Chancellor of the Exchequer Philip Hammond received a pre-budget boost as Britain posted the biggest surplus for any January since at least 2001. The 9.4 billion-pound ($11.7 billion) surplus compared with 9.1 billion pounds a year earlier, the Office for National Statistics said Tuesday. Revenue rose 5.3 percent and spending increased 5.4 percent.
The figures are restated going back to April 2000 to include changes to the way corporation-tax receipts are accounted for.
Under the previous system, the budget surplus in January was 15.2 billion pounds, the biggest since records began in 1997.
Hammond announces his annual budget on March 8, and the latest data suggest the deficit for the fiscal year through March is on course to come in well below the 68.2 billion pounds forecast by the Office for Budget Responsibility in November. The shortfall in the first 10 months was 49.3 billion pounds, down 22 percent on the year.
January is the biggest tax month of the year and the Treasury received an extra boost last month as business owners paid themselves dividends early to avoid a tax hike that took effect in April last year.
Self-assessed income tax rose 10 percent on the year to a record 14 billion pounds as taxpayers rushed to beat the Jan. 31 deadline for filing returns for 2015-16.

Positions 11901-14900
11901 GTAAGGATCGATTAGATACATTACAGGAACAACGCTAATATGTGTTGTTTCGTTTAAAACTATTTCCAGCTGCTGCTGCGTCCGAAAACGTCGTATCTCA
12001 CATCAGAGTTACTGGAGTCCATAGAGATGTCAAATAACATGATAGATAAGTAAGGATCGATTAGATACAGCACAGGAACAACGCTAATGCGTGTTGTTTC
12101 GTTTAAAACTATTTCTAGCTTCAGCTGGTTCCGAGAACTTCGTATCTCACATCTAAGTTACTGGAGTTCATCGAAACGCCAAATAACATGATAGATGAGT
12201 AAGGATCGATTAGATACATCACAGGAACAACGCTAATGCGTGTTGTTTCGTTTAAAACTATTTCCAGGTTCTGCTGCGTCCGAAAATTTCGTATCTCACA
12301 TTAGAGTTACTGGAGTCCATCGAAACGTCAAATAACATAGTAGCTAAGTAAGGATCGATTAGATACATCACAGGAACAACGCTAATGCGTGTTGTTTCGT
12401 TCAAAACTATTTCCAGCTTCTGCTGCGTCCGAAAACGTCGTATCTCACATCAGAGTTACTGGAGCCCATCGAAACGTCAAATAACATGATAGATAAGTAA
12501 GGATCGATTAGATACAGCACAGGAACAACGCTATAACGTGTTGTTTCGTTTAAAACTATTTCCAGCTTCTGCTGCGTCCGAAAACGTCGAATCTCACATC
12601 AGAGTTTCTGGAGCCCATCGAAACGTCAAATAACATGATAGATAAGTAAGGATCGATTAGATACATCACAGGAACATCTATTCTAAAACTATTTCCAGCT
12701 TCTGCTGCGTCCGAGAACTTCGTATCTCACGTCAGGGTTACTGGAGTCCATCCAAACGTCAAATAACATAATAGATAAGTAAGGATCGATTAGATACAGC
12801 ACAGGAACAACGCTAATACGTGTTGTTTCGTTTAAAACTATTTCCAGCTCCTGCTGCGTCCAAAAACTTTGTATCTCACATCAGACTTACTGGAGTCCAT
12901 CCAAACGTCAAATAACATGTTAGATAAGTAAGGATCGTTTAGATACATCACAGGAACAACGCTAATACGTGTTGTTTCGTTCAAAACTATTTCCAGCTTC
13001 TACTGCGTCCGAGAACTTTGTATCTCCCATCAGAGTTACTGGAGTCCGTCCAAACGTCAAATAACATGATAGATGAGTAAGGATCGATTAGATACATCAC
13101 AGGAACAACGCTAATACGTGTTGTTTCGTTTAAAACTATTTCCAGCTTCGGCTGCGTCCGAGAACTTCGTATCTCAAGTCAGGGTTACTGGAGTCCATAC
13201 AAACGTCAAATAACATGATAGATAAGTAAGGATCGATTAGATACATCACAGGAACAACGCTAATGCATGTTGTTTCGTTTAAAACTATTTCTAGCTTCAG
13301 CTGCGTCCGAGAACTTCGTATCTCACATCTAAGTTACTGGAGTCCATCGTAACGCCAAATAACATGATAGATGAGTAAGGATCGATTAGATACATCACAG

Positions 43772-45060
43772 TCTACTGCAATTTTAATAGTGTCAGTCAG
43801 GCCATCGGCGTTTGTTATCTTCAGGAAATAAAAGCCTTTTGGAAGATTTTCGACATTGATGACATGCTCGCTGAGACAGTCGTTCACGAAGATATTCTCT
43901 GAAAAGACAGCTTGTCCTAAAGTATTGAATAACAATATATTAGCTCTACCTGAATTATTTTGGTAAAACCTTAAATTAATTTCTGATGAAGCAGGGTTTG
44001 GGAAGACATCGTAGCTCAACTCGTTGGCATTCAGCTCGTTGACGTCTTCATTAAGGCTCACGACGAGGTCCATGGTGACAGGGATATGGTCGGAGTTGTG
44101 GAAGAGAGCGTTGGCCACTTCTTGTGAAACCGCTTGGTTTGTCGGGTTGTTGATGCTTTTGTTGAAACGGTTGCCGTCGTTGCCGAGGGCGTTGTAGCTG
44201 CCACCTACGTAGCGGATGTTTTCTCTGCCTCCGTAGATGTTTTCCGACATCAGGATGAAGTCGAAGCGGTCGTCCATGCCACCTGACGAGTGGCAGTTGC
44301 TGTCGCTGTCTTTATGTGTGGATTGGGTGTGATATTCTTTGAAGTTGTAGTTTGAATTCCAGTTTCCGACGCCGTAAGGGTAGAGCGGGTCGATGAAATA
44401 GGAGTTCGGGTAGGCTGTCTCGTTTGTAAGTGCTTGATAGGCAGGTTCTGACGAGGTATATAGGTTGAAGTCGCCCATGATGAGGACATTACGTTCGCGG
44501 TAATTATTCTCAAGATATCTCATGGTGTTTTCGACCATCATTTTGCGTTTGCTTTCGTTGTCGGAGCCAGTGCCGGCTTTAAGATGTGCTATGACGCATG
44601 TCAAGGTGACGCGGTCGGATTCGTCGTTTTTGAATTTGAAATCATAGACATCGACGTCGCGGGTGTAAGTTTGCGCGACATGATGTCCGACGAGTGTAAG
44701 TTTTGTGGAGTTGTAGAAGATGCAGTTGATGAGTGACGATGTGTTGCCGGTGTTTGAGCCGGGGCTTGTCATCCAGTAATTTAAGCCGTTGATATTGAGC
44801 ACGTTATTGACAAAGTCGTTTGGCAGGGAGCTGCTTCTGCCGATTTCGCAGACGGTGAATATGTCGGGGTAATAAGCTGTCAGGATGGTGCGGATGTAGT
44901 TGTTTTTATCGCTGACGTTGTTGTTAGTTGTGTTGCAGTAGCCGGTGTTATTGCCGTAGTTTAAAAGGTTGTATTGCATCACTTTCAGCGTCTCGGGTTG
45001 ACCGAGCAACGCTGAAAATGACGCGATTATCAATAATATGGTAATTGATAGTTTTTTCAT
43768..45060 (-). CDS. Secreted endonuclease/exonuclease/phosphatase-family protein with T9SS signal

Tax revenue overall has benefited from stronger-than-expected economic growth since the June vote to leave the European Union but officials expect Brexit to take a toll. A slowdown in consumer spending now under way is likely to hit value-added tax receipts, while accelerating inflation pushes up the cost of servicing index-linked gilts.
â€œOver the long term, the task of restoring public finances remains significant,â€ said Suren Thiru, head of economics at the British Chambers
of Commerce. â€œIf growth becomes more sluggish, as we expect, the UK will find it increasingly challenging
to generate the tax receipts needed to deliver real progress in cutting
New forecasts from the OBR will be published along with the annual budget. Hammond has pledged to reduce the structural deficit to no more than 2 percent of national income in 2020â€“2021 and return the budget to overall balance by 2025, meaning Britain faces austerity for years to come. The deficit has fallen from almost 10 percent of GDP in 2010 to below 4 percent in 2015-16.
The methodological changes announced Tuesday are designed to smooth the path of corporation-tax receipts away from the large-scale payments previously recorded every three months.